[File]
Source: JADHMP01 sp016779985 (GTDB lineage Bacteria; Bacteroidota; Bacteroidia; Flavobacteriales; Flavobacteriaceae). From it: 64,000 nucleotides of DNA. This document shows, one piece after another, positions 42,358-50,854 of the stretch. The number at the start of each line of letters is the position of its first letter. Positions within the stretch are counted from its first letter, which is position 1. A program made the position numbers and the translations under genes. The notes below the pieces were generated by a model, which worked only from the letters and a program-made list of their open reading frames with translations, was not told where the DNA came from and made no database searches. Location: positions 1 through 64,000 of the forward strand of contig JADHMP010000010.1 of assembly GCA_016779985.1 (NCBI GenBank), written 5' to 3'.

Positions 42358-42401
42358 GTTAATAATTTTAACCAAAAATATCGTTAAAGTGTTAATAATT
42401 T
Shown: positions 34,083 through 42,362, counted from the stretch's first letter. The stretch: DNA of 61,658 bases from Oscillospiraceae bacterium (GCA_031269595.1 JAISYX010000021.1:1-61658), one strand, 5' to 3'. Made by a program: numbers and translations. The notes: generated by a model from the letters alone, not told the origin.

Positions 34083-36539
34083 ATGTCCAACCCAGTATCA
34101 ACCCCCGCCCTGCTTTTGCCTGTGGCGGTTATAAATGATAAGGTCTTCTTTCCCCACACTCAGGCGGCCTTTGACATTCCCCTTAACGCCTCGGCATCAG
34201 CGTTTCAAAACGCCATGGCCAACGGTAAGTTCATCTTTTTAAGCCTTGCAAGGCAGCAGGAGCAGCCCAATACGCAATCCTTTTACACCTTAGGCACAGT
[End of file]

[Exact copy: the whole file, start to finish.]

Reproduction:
Source: JADHMP01 sp016779985 (GTDB lineage Bacteria; Bacteroidota; Bacteroidia; Flavobacteriales; Flavobacteriaceae). From it: 64,000 nucleotides of DNA. This document shows, one piece after another, positions 42,358-50,854 of the stretch. The number at the start of each line of letters is the position of its first letter. Positions within the stretch are counted from its first letter, which is position 1. A program made the position numbers and the translations under genes. The notes below the pieces were generated by a model, which worked only from the letters and a program-made list of their open reading frames with translations, was not told where the DNA came from and made no database searches. Location: positions 1 through 64,000 of the forward strand of contig JADHMP010000010.1 of assembly GCA_016779985.1 (NCBI GenBank), written 5' to 3'.

Positions 42358-42401
42358 GTTAATAATTTTAACCAAAAATATCGTTAAAGTGTTAATAATT
42401 T
Shown: positions 34,083 through 42,362, counted from the stretch's first letter. The stretch: DNA of 61,658 bases from Oscillospiraceae bacterium (GCA_031269595.1 JAISYX010000021.1:1-61658), one strand, 5' to 3'. Made by a program: numbers and translations. The notes: generated by a model from the letters alone, not told the origin.

Positions 34083-36539
34083 ATGTCCAACCCAGTATCA
34101 ACCCCCGCCCTGCTTTTGCCTGTGGCGGTTATAAATGATAAGGTCTTCTTTCCCCACACTCAGGCGGCCTTTGACATTCCCCTTAACGCCTCGGCATCAG
34201 CGTTTCAAAACGCCATGGCCAACGGTAAGTTCATCTTTTTAAGCCTTGCAAGGCAGCAGGAGCAGCCCAATACGCAATCCTTTTACACCTTAGGCACAGT